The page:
To add a bit to this, though, it’s worth taking a closer look at why environmentalists and clean-air advocates are so furious right now. Groups that have been lobbying for the long-delayed ozone update say they were essentially betrayed by the Obama administration, which, back in 2009, had fended off a lawsuit over Bush-era ozone rules by promising to issue tougher new standards. That, obviously, isn’t going to happen now. What’s more, critics note, the White House’s stated reasons for yanking the rules make no sense at all. Do they have a point?

First, some context. Under the Clean Air Act, the EPA is required to conduct a review of national standards on industrial smog every five years. Ground-level ozone is formed when emissions from power plants, vehicles and factories reacts with sunlight. The resulting pollution can, as the EPA explains, “trigger a variety of health problems including chest pain, coughing, throat irritation, and congestion. It can worsen bronchitis, emphysema, and asthma.”

The last time new ozone standards were set was back in 1997 — at 84 parts per billion. In 2006, the EPA reviewed the science on ozone and health, which had advanced considerably over the years: It wasn’t until the 2000s, for instance, that researchers realized ground-level ozone might actually be killing people, not just causing respiratory problems. Realizing that the old standards were woefully out of date, EPA scientists recommended a new level of 60 to 70 parts per billion. The Bush administration, however, decided to go with a less-stringent level of 75 parts per billion in its final rules, issued in 2008.

Groups such as the American Lung Association quickly filed a lawsuit to stop the Bush rules, which they claimed were too weak and would lead to thousands of unnecessary deaths and cases of respiratory disease. After Obama got elected, however, the new EPA said it basically agreed with the critics and would issue stronger rules by August 2010. At that point, the ALA agreed to hold off on its lawsuit. “We said, that sounds reasonable to us,” says Paul Billings, the ALA’s vice-president for policy and advocacy. “We basically trusted their intentions.”

But August 2010 rolled around. Still no rules. The EPA asked for a further extension. Then October. Then December. Still nothing. Then the EPA said it wanted to go back and look at the science again, just to double-check. Sure enough, EPA’s scientific review board said that a standard of 60 to 70 parts per billion was the most cost-effective way to protect public health. And EPA administrator Lisa Jackson announced that the final rules would be in line with the science.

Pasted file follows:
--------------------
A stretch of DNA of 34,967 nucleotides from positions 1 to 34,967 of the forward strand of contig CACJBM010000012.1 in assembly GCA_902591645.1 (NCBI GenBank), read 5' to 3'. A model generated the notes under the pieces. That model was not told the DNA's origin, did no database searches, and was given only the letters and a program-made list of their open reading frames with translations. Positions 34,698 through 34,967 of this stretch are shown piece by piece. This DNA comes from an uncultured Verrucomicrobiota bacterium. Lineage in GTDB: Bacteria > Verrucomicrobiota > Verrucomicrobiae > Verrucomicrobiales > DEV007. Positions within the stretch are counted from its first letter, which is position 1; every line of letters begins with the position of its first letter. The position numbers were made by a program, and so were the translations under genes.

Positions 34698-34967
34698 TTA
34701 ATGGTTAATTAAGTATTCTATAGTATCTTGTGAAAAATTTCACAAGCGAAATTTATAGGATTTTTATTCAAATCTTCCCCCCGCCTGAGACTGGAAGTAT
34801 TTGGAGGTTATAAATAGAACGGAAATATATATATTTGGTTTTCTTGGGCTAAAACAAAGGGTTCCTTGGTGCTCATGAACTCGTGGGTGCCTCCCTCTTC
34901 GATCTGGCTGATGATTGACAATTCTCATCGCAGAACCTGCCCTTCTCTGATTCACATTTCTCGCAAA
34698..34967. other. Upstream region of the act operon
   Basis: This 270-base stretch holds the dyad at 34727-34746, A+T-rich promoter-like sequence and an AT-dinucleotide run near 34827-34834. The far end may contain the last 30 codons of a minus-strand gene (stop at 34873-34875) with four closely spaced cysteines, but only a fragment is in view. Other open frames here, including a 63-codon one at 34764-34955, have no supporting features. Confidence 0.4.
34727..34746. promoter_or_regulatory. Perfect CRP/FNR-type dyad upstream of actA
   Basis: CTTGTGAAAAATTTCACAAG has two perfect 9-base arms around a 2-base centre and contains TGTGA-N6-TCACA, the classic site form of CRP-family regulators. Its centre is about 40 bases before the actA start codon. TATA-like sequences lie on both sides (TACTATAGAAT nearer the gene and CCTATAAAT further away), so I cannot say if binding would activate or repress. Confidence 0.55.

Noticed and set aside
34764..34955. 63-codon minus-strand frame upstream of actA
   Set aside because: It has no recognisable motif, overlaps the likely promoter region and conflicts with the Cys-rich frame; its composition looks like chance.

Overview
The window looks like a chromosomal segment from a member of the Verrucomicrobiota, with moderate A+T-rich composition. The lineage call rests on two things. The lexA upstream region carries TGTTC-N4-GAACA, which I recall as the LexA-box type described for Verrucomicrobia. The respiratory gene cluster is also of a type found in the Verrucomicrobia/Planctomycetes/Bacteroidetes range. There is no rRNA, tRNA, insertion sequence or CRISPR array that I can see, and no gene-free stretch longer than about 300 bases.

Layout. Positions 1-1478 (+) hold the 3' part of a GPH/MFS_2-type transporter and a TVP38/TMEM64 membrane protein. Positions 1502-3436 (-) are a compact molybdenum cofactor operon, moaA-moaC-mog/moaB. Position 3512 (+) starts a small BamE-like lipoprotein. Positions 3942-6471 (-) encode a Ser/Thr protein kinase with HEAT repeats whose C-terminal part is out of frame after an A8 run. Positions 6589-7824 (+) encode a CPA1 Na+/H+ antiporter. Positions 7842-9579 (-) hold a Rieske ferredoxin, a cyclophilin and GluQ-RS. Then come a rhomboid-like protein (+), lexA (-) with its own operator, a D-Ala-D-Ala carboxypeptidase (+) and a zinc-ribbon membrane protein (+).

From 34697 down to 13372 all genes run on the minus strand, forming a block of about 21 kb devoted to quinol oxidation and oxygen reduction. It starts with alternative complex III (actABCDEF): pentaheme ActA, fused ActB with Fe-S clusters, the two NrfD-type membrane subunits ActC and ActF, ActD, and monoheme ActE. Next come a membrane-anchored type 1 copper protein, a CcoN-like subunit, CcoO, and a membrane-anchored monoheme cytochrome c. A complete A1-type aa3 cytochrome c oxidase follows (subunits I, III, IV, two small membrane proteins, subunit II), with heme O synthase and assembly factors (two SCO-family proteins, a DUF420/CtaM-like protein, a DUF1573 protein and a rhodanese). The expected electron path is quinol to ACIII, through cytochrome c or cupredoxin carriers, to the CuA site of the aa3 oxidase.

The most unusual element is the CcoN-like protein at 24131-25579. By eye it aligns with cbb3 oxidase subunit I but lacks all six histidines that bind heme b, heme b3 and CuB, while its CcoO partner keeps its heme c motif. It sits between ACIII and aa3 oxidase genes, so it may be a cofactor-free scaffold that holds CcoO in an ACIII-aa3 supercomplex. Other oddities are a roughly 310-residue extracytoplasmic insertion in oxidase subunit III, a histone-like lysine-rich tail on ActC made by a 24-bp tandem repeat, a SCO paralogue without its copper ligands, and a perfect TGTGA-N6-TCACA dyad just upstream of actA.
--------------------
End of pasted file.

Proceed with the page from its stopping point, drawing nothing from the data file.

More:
Industry groups, obviously, weren’t pleased with this. They noted that complying with a stricter standard could cost them anywhere from $19 billion to $90 billion per year by 2020. (The EPA did, however, note that a tougher standard would yield benefits of $13 billion to $100 billion, and that the benefits would outweigh the costs.) Republican House Majority Leader Eric Cantor dubbed the ozone proposal “possibly the most harmful of all the currently anticipated Obama administration regulations.”

So now, today, the White House announced that it’s not going to have any new rules. On a call with reporters, White House officials argued that it doesn’t make sense to put out new rules in 2011 when there’s going to be another scheduled review of the ozone science in 2013.

But critics say that this reasoning is flawed. For one, notes Amy Royden-Bloom of the National Association of Clean Air Agencies, if the EPA did issue a new ozone standard this year, then it could always just postpone its next scientific review until 2016, in line with the law. Second, notes Frank O’Donnell of Clean Air Watch, there’s no reason to think that a brand-new ozone standard will actually be issued by 2013. That’s just when the scientific review is due. Crafting new rules will take longer than that, given the inevitable delays and lawsuits. “I’d say three years, minimum,” says O’Donnell. (When I asked White House officials about this, they said they weren’t sure how long it would take.) And third, says Paul Billings of the ALA, it’s not clear that the science on ozone and human health will change dramatically between now and 2013 — if anything, the case for regulating ozone is likely to get stronger.

So what happens now? Right now, most states are still operating under the old 1997 standards. The EPA had earlier directed states not to follow the (somewhat stricter) 2008 Bush standards, because it was working on even tighter rules. But now those tighter rules aren’t happening. As Bill Becker of the National Association of Clean Ar Agencies told me, the EPA now has the option of directing states to follow the Bush-era rules, but that seems unlikely, given the White House’s preference to wait until the 2013 review. Which means states would keep operating under the old 1997 standards, which are more lax than even what the Bush administration had proposed. “We would have stricter protections right now if we had just followed the Bush-era rules back in 2008,” says Becker.

And it’s unclear whether the ozone rules will get updated anytime soon. Becker notes that with each delay, the political debate over ratcheting up the standard becomes fiercer and fiercer, because the costs of compliance of any new rule will go up. And if a new president hostile to environmental regulation comes into office — Rick Perry, say — then the EPA may never get around to issuing new ozone rules.

Not surprisingly, business groups are pleased with this prospect. “This is an enormous victory for America’s job creators,” the Chamber of Commerce announced today. The White House, meanwhile, is trying to deflect criticism by pointing out all the other new EPA regulations they’ve been moving forward with. But this move looks like it could leave a lasting rift between the White House and its environmental base.